The forecast called for a mix of rain and snow in Moscow, and that’s exactly what greeted Jackie Ryan last month when she arrived for her first visit to the Lionel Hampton International Jazz Festival. Instead of heading to a sound check or resting up for her performance, Ryan, a renowned jazz vocalist, spent the day singing with hundreds of kindergarteners. This wasn’t a standard jazz festival, and it wasn’t in Russia, either. This was Moscow, Idaho.
For more than 40 years, jazz greats have descended on the University of Idaho in February for what has become a four-day festival filled with world-class performances, but always with an eye on education. Thousands of students participate in workshops, competitions and live performances. That dedication earned the festival a National Medal of Arts in 2007.
This year’s festival, which just wrapped up, had a Brazilian and Caribbean focus. In addition to Ryan, the list of performers included Bobby McFerrin, Monty Alexander, Chico Pinheiro and the Trio de Paz. Watch video of Ryan, Jazz on the Latin Side All Stars and James Moody:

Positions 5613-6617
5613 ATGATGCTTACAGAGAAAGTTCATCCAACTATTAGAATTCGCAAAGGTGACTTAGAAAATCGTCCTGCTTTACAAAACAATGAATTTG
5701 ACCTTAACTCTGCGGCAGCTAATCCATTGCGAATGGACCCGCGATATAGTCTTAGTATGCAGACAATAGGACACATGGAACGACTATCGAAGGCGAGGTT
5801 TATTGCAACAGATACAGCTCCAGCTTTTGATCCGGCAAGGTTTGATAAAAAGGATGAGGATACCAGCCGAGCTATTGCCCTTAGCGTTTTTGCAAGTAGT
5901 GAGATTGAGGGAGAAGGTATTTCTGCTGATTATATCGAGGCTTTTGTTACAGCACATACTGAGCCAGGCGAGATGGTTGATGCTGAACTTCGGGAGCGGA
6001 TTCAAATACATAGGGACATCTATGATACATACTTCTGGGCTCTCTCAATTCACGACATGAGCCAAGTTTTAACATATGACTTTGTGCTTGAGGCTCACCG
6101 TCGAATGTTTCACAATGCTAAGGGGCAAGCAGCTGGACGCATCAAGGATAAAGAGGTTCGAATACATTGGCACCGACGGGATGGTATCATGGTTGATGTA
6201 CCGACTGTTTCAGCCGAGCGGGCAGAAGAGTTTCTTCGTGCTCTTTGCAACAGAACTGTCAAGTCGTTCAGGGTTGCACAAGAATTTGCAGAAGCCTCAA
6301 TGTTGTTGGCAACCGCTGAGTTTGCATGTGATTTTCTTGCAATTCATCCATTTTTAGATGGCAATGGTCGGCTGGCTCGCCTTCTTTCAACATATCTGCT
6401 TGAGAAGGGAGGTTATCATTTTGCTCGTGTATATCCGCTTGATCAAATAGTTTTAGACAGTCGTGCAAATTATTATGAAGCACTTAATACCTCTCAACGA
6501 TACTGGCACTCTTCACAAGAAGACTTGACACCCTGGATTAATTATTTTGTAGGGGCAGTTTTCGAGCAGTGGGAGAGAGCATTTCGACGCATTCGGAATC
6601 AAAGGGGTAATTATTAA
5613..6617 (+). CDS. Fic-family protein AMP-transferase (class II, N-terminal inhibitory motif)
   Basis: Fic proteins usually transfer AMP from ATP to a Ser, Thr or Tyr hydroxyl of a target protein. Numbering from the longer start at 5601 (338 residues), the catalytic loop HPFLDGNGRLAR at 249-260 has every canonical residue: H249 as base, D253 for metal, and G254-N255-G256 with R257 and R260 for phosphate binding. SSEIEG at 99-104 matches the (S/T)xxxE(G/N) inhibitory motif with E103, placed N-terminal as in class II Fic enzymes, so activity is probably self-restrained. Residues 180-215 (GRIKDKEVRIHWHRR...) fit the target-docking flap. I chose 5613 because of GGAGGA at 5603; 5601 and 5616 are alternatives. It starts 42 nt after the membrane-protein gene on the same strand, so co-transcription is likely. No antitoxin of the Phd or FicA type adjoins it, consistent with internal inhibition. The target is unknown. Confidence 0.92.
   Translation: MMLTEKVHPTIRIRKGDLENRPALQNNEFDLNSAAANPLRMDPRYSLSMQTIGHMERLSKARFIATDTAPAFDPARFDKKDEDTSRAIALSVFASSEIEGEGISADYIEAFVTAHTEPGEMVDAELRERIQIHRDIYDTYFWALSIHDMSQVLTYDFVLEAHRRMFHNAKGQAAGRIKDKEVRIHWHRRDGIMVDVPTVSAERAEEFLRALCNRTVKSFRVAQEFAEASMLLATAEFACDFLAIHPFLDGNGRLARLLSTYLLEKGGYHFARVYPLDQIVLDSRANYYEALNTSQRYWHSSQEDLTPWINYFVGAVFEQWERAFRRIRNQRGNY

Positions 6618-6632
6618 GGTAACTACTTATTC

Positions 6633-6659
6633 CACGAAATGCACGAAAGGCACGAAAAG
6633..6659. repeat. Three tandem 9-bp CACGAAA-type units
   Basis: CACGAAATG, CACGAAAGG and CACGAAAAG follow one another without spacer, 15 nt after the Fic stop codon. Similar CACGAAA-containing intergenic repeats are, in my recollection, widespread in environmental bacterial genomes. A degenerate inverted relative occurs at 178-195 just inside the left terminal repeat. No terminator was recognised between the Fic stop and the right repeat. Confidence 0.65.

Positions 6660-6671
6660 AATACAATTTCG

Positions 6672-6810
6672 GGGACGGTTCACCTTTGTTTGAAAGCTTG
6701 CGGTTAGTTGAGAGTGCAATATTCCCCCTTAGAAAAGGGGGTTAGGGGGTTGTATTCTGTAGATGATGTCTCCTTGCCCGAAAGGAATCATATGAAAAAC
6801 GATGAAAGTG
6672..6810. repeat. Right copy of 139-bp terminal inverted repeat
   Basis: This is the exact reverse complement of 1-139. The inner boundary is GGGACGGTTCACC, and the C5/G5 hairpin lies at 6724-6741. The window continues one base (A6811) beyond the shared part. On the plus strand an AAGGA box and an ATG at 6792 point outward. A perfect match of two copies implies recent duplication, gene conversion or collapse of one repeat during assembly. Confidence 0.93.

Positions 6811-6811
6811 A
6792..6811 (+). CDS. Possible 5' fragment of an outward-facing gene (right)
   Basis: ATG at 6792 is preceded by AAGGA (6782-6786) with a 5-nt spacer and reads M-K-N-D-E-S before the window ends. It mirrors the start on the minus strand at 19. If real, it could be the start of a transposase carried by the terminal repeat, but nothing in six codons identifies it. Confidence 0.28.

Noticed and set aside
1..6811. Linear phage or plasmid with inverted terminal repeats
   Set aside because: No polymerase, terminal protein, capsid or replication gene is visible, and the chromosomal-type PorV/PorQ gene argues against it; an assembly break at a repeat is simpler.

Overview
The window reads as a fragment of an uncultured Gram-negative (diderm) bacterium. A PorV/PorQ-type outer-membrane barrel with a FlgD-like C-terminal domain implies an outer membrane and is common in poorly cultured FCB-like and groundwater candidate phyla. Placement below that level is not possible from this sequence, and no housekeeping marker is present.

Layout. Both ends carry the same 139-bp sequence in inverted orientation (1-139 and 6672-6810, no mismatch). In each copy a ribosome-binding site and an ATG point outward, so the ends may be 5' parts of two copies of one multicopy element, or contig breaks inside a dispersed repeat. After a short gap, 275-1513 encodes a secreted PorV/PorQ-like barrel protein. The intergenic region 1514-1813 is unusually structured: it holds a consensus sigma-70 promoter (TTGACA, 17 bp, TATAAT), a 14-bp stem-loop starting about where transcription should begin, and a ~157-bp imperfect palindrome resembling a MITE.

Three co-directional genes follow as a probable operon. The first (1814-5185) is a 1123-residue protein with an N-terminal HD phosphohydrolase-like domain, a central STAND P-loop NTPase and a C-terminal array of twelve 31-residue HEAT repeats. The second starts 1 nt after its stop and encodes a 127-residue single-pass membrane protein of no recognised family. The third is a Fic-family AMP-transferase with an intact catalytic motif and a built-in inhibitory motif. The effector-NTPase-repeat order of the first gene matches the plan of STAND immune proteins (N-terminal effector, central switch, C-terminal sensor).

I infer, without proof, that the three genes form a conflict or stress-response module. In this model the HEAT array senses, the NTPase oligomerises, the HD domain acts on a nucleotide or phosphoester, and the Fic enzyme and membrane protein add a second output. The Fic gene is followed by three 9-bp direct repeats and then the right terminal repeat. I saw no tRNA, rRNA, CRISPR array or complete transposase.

In the early 1970s, Lynn “Doc” Skinner, a music professor at the university, took over directing the festival and brought to town many of jazz’s biggest names, like Ella Fitzgerald and Dizzy Gillespie. In 1984, Sarah Vaughn and Lionel Hampton were booked to perform and crossed paths at the airport. She was leaving after her Friday night show as Hampton was just arriving. According to Skinner, Vaughn told Hampton he just wouldn’t believe what was happening with all the young people.
“And the wonderful thing about that concert that night in ’84 with the kids, Hamp’s band would come play through the crowd. These kids didn’t know any different, so they got up and started dancing behind the band and almost followed him back on stage,” said Skinner.
That night, Hampton offered to help Skinner any way he could and wrote him a check for $15,000. The next year, the festival took on Hampton’s name, and he continued a very close relationship with the university until his death seven years ago.
“No matter what we do, if it does not somehow connect to education, we do not do it,” said John Clayton, a bassist and composer who is also the festival’s artistic director. “[P]art of their time is spent passing on their knowledge and information, their experience, to young people in workshops and clinics.”
Listen to interviews with John Clayton and Jackie Ryan: